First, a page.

Here, as they camped, they taut hunting, fishing, gathering and
their oral history. ‘We believe in land form influencing human
culture,’ says Nick. And the culture of Wanaka is influenced by it
being a inland camp.
But things changed in the 19th century. In 1836 a warring tribe,
Chietta, sent down 100 warriors who laid waste to Wanaka. It never
got resettled. When the treaty of Waitangi was signed in 1840 there
was a wastelands act, which left land like this open for
prospecting. Nathaniel Chalmers, a 23 year old, came over here and
John Thomson, a surveyor, also arrived and divided this basin into
large runs which were then sold off at auction. Wanaka Station was
bought by Nick’s great great grandfather in 1912. He was one of the
first live-in landowners here, and his daughter was Emma Rippon. At
this stage the station was 80 000 hectares, practically all of
Percy, Nick’s great grandfather arrived. He’d previously established
a business in Dunedin. When he died the station went under the
hammer to pay death duties, and one of Nick’s great grandfathers
bought a 350 hectare section. Percy had previously transferred the
station’s headquarters to Wanaka, and this was the start of the
Wanaka community. Nick’s family is therefore very much tied to this
community. It was extremely isolated at the time, and there was no
diesel, so the farm was run by horses. It was a self-sustaining farm
unit because all the food for the community had to be grown here.
‘This is part of the legacy of the farm,’ Nick says.
Rippon has been organic since its inception, and biodynamic since
2003. ‘We have always seen Rippon as our own farm system,’ Nick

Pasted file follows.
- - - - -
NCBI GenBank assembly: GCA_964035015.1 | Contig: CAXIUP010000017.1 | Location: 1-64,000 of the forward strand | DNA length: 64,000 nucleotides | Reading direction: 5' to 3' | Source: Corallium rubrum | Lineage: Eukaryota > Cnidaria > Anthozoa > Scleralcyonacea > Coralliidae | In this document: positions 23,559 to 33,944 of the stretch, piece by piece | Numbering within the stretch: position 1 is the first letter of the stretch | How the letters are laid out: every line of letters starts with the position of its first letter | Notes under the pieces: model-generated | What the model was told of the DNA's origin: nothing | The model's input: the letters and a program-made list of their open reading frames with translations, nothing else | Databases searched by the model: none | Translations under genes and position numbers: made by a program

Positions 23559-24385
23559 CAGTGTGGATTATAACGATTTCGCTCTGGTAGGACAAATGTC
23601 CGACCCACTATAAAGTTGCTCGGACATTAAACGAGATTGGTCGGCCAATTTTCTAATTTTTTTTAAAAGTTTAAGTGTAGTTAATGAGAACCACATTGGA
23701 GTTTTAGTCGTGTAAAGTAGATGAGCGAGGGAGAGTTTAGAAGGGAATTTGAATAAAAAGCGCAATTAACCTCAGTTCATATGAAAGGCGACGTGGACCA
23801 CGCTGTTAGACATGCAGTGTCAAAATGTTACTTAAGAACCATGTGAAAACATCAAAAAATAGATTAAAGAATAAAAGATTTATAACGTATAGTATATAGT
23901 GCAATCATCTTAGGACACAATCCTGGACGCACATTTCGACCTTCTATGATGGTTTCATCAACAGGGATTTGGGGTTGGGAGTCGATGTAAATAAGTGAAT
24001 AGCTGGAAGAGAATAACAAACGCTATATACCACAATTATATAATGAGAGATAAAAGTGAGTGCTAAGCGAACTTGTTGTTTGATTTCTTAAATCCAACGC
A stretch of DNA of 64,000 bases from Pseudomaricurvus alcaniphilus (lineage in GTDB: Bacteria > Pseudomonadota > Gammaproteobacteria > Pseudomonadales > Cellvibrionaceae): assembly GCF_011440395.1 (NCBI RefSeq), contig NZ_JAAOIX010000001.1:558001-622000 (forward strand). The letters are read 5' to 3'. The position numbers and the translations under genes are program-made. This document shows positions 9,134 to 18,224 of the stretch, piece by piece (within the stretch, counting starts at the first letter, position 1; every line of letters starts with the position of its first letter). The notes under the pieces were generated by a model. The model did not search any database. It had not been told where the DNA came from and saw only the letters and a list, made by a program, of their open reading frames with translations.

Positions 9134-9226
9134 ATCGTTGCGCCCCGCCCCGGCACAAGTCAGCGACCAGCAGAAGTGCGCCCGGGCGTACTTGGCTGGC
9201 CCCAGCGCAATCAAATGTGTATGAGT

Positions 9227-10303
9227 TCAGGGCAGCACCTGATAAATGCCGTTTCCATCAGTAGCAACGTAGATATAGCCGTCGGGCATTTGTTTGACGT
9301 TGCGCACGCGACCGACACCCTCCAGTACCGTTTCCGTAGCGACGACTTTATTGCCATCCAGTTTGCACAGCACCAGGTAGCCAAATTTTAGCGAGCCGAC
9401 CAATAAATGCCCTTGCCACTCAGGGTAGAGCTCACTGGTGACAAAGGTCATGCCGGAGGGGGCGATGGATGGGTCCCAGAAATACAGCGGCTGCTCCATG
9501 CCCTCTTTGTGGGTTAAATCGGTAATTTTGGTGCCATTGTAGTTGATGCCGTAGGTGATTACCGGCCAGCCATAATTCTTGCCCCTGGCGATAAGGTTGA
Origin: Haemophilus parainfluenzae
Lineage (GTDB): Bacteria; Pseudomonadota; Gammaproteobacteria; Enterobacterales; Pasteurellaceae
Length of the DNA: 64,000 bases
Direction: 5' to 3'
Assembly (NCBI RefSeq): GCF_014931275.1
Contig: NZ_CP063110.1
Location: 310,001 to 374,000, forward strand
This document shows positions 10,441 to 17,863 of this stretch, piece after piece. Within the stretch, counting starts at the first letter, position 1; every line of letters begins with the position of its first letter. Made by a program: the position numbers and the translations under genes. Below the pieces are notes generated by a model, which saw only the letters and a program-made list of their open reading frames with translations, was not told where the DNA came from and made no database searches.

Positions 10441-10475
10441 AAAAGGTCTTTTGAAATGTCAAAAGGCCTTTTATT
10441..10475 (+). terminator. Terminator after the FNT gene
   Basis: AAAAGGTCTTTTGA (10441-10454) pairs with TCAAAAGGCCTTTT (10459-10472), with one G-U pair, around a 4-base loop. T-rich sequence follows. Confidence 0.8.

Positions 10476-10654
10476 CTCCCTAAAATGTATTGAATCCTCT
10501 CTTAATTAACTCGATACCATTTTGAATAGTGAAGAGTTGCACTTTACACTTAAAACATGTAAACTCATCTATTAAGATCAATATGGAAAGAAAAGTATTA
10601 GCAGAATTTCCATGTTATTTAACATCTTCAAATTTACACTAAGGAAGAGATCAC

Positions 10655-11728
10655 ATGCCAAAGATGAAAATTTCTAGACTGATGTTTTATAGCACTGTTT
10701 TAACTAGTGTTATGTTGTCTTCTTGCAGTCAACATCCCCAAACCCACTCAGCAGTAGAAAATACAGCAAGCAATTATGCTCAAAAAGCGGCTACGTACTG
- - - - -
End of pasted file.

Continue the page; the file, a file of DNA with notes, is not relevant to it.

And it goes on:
says. ‘Rolfe [his father], the third generation, grew up here
sitting on the hill, trying to figure out the potential of this
land.’ Unusually for his generation, Rolfe (born in 1923), and who
was brought up by his single mum and grandparents Percy and Lucy,
had experience of wine. At the time, because of prohibition and
depression, wine wouldn’t have been a feature on many dining tables,
but Rolfe's family had a relationship with the Wilson/Neill family
who were bringing booze into the country. Then he was conscripted to
the navy during the war, aged 19, and served on submarines in the
Atlantic. He came back via Portugal and saw the schist soils in the
vineyards, which gave him an idea for what he could do with similar
looking soils on his property. But when Rolfe returned home, he
found himself ushered into the family business of warehousing and
manufacturing. He had three children with his first wife Myra, but
in the 1960s she died, his business was absorbed and he left with a
golden handshake. He then met Lois, Nick’s mother: he was 46, she
was 21. They moved back to Wanaka, built the homestead in the summer
of 1974/75, and started experimenting with Vitis vinifera in 1975.
Lots of different varieties were tried, because no one had any
experience with growing vines down here. The closest established
vineyards at the time were Gisborne and Hawkes Bay (the first vines
went into the ground on south Island in Nelson in 1973).
But Rolfe and Lois were convinced a vineyard could work here, even
though the fact that the government had warned people not to plant
vines in Central Otago (it was deemed to cold and marginal) meant
they couldn’t get any investment from the bank. So, to start off
with, they were goat farmers. At this stage, Wanaka was a service
town for high country farms. ‘When I was a kid there were 400 people
here,’ says Nick. ‘Now there are 5000.’
Rolfe and Lois sold some land, and went to France for a year, to the
Dordogne. They worked in vineyards, and loved it. They came back and
planted their first commercial block in 1982, with 30 different
varieties. They took cuttings and put them through their own
nursery, gradually planting blocks out. Now there are 15 hectares at
Rippon, mostly on own roots (hence visitors to the vineyard are
asked not to wear shoes that have been in other vineyards before).
‘All the plant material is suited to its site,’ Nick says. ‘It is
comfortable in its environment, doesn’t need adjustment, and has
been selected for this site.’ There are 8.5 hectares of Pinot Noir,
2.5 hectares of Riesling, 2 of Gewurztraminer, and bits of Gamay,
Sauvignon and Osteiner.
‘By the mid 1980s other crazy people were doing some stuff,’ says
Nick. ‘Five pioneers that were doing their own thing came together